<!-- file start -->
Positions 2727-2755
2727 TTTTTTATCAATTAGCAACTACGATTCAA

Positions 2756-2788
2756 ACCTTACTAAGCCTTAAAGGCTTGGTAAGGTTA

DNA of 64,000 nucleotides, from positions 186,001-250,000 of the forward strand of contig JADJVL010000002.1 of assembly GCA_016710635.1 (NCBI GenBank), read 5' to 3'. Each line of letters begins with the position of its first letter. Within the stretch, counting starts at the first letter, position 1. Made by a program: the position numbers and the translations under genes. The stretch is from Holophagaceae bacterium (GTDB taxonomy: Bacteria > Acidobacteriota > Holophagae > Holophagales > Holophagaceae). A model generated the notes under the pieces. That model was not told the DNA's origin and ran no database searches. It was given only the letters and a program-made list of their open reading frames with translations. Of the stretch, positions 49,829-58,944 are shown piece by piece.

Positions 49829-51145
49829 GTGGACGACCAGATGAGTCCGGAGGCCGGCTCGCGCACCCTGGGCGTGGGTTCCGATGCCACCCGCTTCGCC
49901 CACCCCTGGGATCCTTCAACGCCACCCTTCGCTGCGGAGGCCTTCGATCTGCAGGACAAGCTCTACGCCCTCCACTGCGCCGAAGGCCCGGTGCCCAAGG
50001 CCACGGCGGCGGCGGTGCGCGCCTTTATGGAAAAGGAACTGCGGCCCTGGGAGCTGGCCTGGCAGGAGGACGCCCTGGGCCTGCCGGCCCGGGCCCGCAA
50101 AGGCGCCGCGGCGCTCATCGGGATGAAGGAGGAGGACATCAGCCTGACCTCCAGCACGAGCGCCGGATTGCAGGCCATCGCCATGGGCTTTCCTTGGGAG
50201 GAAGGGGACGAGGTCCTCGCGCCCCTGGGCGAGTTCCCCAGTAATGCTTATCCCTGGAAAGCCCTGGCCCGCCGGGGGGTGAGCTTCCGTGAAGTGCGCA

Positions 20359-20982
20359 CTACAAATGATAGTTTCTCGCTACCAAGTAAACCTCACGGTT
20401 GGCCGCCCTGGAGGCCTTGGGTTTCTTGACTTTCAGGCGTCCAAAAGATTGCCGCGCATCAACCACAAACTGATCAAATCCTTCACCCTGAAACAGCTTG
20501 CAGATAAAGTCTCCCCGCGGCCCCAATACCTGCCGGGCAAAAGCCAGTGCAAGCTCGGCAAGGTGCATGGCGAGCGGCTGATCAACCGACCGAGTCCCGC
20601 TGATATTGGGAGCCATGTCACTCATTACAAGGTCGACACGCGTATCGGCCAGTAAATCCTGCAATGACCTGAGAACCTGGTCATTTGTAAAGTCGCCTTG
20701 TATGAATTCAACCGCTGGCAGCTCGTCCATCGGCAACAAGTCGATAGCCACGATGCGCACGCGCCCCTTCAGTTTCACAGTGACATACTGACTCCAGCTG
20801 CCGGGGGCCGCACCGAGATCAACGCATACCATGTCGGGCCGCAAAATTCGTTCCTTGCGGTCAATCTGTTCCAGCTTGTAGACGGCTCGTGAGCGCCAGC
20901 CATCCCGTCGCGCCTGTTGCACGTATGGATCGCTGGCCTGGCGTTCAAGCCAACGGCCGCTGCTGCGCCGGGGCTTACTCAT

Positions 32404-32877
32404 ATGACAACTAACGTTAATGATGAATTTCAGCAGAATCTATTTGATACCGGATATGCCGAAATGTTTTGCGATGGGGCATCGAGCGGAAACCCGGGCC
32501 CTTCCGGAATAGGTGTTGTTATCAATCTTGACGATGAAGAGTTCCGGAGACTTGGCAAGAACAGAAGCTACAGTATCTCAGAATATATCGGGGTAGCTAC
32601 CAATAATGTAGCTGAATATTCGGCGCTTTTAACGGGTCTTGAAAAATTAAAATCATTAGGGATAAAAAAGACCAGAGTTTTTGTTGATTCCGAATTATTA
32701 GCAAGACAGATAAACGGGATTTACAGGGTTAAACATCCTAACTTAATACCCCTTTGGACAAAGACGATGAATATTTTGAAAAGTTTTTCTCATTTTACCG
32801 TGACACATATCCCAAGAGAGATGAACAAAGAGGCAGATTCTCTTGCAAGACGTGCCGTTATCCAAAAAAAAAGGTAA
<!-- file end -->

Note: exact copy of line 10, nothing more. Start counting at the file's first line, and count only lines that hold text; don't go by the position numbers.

50101 AGGCGCCGCGGCGCTCATCGGGATGAAGGAGGAGGACATCAGCCTGACCTCCAGCACGAGCGCCGGATTGCAGGCCATCGCCATGGGCTTTCCTTGGGAG